Blooming marvellous

As we reach the half-way point of 2020, it’s shaping up to be quite a year.

We’re all well aware of the ongoing pandemic and the economic impact it’s expected to have in the years to come, so let’s not dwell on that. Instead, let’s focus on one of the positive developments to come out of 2020 so far – a boom in growing vegetables at home.

I’ve dabbled in growing vegetables before, including successful tomato and chilli pepper plants on my balcony in London last summer. But this year, in the week before the UK went into lockdown, I was suddenly gripped by the urge to buy seeds, soil and pots.

Whether the need to grow vegetables was the result of panic buying at supermarkets, the reports of possible food shortages or simply the need to take control of something as the pandemic moved closer to home, I will never know. But those seeds that we planted back in March are now healthy-looking plants, and I couldn’t be happier.

The mighty broad bean

So, what is currently growing in those pots?

There are tomatoes, potatoes, peppers and a huge broad bean plant. There are also spring onions growing in a small patch of soil in a corner of the garden (living in a rented house means we’re limited to what we can plant in the ground), and the rocket has already grown and been eaten.

The jewel in the crown is definitely the broad bean plant and I now understand the inspiration behind the fairy tale, Jack and the Beanstalk (for anyone not familiar, you can find an overview here). The plant just keeps on growing and producing mighty beans, as well as standing strong against wind and rain. Very impressive.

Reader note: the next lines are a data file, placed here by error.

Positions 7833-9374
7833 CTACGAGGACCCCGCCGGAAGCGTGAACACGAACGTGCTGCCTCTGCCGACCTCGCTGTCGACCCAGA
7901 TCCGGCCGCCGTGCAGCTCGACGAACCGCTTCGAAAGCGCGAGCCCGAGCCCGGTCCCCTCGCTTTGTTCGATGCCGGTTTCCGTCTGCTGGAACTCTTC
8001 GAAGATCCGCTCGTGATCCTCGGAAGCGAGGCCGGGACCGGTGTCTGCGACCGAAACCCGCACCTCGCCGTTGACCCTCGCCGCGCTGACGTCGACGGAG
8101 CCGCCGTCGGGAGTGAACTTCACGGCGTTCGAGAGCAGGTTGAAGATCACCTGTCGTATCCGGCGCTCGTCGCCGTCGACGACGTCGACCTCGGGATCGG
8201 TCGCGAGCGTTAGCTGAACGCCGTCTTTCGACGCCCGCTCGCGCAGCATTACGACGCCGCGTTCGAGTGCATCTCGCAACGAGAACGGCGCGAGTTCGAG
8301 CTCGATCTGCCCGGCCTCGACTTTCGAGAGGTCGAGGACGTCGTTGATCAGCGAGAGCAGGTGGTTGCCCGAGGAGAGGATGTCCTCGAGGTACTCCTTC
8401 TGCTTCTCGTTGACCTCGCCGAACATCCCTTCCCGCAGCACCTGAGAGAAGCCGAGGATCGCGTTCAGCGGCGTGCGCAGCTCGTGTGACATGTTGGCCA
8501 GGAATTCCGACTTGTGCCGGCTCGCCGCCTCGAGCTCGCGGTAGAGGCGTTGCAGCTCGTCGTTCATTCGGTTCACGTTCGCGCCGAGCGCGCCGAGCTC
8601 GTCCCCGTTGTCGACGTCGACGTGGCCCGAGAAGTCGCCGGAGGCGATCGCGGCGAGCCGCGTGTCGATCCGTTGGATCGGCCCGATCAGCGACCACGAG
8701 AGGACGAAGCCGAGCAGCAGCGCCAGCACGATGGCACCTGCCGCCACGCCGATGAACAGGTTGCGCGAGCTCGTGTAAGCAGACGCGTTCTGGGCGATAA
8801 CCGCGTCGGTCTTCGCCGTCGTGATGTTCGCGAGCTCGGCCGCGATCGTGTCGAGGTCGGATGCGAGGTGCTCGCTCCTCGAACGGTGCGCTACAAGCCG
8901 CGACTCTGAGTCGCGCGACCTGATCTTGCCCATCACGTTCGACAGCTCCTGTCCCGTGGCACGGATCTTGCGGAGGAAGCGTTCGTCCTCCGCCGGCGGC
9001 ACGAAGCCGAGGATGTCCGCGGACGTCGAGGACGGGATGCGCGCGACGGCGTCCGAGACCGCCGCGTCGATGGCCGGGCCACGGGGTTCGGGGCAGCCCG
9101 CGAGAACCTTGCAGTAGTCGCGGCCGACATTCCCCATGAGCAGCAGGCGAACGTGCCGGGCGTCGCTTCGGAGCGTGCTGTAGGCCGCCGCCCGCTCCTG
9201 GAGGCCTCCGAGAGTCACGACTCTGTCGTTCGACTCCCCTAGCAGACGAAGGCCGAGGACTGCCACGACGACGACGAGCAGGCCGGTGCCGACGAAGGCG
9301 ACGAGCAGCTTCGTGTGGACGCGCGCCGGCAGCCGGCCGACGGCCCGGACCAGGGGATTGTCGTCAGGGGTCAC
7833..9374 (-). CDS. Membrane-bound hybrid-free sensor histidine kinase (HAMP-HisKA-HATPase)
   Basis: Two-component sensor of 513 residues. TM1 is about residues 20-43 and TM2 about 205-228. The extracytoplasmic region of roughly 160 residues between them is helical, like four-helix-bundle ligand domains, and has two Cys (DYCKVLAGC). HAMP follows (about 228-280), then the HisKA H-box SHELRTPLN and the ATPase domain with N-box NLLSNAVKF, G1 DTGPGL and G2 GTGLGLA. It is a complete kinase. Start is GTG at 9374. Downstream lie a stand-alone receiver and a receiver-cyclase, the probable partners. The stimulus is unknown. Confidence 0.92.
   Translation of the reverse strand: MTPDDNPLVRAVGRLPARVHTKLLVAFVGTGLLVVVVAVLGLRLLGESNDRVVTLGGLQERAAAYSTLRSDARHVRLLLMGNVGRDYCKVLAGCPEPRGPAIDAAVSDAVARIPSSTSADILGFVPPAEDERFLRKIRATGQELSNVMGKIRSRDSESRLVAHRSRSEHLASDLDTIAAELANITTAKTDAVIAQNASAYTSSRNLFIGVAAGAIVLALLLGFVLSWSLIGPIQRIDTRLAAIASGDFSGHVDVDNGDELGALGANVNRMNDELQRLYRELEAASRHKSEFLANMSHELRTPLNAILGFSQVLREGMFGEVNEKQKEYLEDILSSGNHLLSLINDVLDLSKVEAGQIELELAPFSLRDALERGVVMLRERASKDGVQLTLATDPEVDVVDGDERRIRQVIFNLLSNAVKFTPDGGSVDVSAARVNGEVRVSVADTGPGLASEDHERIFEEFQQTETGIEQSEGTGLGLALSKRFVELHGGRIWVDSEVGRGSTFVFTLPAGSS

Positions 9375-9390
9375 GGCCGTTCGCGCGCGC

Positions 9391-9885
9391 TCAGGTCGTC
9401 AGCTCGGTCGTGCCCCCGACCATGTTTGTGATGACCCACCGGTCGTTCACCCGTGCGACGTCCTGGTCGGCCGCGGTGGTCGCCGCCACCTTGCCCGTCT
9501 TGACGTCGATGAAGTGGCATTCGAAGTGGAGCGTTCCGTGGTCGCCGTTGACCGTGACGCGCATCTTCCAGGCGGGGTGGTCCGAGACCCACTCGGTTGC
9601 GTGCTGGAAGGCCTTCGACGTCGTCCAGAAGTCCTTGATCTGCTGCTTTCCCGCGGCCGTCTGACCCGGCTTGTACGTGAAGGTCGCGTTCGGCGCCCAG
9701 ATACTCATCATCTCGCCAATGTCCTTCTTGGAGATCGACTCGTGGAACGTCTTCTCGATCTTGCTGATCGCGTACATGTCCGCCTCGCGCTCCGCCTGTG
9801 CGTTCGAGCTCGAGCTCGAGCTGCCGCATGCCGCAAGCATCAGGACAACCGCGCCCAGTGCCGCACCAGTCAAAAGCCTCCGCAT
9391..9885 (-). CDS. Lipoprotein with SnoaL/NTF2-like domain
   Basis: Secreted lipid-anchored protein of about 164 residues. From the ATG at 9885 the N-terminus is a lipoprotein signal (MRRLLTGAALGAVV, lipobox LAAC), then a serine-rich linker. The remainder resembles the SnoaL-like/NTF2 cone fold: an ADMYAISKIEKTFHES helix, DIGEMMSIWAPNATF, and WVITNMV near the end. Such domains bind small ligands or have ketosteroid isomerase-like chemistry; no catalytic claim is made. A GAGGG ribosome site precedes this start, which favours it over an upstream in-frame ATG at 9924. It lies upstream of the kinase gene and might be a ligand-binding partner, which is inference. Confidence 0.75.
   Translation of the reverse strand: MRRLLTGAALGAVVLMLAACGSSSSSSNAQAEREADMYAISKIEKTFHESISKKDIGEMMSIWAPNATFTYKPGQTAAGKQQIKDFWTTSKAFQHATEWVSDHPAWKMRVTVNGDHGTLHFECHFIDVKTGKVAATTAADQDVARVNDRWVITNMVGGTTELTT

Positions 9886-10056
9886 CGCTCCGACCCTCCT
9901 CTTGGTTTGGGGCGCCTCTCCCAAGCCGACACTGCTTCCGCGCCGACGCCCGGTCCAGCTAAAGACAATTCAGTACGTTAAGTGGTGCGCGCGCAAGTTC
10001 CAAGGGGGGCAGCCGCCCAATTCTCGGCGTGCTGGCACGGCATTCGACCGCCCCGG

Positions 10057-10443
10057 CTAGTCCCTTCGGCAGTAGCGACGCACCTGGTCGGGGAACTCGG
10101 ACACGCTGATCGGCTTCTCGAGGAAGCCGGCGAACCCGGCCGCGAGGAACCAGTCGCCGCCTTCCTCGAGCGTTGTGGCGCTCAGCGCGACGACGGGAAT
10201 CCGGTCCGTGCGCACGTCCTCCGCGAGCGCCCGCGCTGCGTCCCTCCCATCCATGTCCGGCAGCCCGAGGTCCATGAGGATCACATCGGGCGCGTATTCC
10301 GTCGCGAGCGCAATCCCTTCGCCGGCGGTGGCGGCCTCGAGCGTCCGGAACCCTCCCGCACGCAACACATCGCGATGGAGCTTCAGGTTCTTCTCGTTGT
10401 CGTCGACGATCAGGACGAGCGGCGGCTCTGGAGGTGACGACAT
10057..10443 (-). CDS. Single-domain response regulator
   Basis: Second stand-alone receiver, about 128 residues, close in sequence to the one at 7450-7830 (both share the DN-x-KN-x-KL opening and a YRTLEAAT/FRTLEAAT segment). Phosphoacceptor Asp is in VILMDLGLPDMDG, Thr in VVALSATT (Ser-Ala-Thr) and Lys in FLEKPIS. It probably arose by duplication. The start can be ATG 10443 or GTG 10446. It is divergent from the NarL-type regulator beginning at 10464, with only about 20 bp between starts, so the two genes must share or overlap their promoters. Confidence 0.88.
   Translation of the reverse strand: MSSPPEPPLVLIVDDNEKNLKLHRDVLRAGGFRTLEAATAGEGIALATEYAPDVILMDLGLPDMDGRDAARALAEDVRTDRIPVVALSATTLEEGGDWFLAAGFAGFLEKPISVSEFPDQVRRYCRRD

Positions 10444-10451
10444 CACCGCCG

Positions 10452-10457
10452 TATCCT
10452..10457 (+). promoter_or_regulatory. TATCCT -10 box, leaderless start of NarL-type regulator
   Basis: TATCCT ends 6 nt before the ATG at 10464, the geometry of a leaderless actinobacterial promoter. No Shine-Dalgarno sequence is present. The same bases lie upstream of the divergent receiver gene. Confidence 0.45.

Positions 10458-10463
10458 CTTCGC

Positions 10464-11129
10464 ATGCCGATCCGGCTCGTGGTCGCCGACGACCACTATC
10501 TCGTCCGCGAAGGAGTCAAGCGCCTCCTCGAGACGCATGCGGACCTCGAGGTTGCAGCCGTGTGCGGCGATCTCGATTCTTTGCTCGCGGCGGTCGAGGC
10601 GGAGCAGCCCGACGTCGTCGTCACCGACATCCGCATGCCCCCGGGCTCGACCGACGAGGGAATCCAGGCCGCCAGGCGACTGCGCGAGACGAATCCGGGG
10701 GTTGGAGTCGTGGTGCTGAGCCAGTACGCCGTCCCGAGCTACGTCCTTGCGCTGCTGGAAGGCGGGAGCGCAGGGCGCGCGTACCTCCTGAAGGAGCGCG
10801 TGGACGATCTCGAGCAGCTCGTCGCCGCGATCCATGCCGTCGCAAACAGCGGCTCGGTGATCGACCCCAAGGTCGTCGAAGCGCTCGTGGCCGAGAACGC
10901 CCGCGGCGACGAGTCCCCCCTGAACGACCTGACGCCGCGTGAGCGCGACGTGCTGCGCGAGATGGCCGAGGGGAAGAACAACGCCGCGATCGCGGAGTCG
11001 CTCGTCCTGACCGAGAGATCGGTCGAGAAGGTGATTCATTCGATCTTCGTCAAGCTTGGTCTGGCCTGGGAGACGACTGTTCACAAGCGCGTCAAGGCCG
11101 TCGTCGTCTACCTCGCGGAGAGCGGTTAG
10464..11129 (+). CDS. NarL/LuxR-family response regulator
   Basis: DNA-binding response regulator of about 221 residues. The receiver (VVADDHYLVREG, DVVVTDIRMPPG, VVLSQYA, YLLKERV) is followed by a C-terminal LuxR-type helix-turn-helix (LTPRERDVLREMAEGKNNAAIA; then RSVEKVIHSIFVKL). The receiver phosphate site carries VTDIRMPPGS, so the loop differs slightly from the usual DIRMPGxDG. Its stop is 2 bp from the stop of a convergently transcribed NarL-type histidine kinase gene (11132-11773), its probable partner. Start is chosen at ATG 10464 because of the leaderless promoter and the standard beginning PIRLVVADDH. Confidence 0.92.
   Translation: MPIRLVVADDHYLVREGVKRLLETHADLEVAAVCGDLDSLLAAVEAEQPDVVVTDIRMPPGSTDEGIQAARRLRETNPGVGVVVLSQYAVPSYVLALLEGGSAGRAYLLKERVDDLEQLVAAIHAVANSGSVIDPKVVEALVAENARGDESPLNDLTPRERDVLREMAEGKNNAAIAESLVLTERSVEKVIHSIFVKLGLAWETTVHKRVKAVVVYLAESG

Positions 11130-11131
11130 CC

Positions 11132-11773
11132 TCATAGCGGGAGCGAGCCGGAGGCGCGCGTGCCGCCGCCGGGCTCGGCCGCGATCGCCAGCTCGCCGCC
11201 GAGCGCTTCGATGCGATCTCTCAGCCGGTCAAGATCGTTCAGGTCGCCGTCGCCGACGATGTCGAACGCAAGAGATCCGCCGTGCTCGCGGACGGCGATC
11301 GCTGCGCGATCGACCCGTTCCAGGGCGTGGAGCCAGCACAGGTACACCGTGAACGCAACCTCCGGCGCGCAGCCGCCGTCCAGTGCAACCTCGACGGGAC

The rocket seeds were planted in a rectangular pot and were the first to sprout and grow. Within weeks we had fresh rocket to enjoy, which I swear tasted better than any shop-bought rocket. The only regret is that we didn’t plant more.

The tomato plant is doing incredibly well and is currently flowering, which means juicy tomatoes will soon start to form and we can watch them transform from green to red as the summer months roll on.

The potato plant has been another surprise. We used a cutting from a sprouting potato, and it has since grown tall and wide with pretty-looking leaves. Unfortunately, it has taken a battering from the wind and rain, but so far it’s surviving, and we should be able to harvest the potatoes in the coming weeks.

Finally, the pepper plant looks good and is growing, albeit slowly. Apart from that, there is not much else to report on the pepper, except that it seems to be loving the rain in recent days.

Needless to say, I’ve become a huge fan of gardening and growing vegetables, but there is more to it than just providing fresh, healthy food.

Benefits of growing vegetables

It has been well documented in recent years that gardening is a useful way to encourage mindfulness and connect with nature.

We all spend so much time on computers and looking at our phones, so gardening provides a much-needed contrast that many of us need, as well as an opportunity to get outside in the fresh air and sunshine.

There is just something so soothing about working with soil, planting seeds and watching them grow. Then there is the sense of achievement of harvesting fresh vegetables and turning them into a healthy meal. It’s a great way to boost wellbeing that can’t be matched by buying plastic-packaged supermarket produce.

From personal experience, the benefits that I have already gained from growing vegetables in the garden during a time of such uncertainty have been more than worth the initial investment in pots, soil and seeds. I only wish that the garden was our own and not rented (but that’s another story for another day).

For now, I look forward to harvesting more beans, sampling the potatoes and spring onions, and keeping a close eye on the tomato and pepper plants as they continue to grow.

Are you growing vegetables at home? Tell us about it.

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